If you’re changing your tyres to fit the season then make sure you fit the same tyres to all four wheels.

How to Store Summer Tyres

You may ask whether changing your tyres with the seasons means you’ve got to dispose of them each time, but that’s definitely not the case. If you haven’t got the space to store your summer tyres at home then some HiQ centres offer ‘tyre hotels’ to store your tyres over winter.

If you’ve got the space to store them at home then you can absolutely do that following a few guidelines. Just make sure they’re stored somewhere clean, dark and dry as outlined in our summer tyre storage advice.

Which Summer Tyres to Choose?

When it comes to buying summer tyres, there are a few things you need to look out for. You want tyres that are incredibly fuel efficient, have unbeatable dry handling and have a short braking distance on wet and dry roads.

Goodyear’s EfficientGrip Performance 2 is a summer tyre that ticks all those boxes, which is why it’s the Auto Express Tyre Test Winner 2020. They’re made with larger ribs in the centre of the tyre which delivers superior handling and improved stability on corners.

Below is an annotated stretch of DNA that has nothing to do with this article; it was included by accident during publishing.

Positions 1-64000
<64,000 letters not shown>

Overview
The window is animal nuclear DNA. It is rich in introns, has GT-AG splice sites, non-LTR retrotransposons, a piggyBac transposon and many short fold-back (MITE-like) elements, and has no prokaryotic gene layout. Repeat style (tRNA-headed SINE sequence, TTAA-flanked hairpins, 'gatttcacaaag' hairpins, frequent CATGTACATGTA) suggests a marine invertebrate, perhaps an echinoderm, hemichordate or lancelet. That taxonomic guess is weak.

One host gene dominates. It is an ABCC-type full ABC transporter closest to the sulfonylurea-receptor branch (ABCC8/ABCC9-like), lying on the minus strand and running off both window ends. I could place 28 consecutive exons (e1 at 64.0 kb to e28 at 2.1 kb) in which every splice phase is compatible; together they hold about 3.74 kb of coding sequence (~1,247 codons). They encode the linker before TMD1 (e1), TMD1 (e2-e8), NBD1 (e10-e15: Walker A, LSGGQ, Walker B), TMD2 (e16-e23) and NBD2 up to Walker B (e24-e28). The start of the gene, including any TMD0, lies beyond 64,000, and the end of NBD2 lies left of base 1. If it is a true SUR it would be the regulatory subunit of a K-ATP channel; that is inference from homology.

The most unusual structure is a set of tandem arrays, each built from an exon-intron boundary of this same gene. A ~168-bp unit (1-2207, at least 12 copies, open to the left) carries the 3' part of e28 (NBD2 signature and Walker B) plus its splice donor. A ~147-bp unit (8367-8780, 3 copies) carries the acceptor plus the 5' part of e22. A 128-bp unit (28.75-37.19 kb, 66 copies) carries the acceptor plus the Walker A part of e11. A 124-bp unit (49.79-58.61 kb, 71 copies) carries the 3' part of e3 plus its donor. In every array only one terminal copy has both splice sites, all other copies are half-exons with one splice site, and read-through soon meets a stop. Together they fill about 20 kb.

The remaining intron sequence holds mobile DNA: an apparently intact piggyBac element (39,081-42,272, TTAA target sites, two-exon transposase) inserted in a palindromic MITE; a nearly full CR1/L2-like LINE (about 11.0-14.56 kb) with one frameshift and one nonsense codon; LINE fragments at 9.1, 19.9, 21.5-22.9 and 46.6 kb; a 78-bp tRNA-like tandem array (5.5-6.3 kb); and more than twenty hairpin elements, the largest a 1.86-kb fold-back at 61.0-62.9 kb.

Additional FAQs

Although there is no regulation on tyre fitments in the UK for winter months, it is important to recognize and consider the potential dangers of driving on summer tyres in winter.

As temperatures fall below 7 degrees, summer tyre compounds begin to stiffen resulting in reduced traction, posing not only a risk to you as the driver, but also the sustainability and condition of the tyre itself. Evidence of increased wear cause by colder conditions can include cracks and chips along the sidewall and tread block compromising overall performance and saftey.

Keep yourself safe; always consider your tyre choice!

Summer tyres usually contain a much stiffer compound versus a winter alternative and is optimised to work at temperatures in excess of 7 degrees. A stiffer compound and less aggressive tread pattern result in lower friction, improving fuel efficiency and reducing the number of trips to the petrol pump.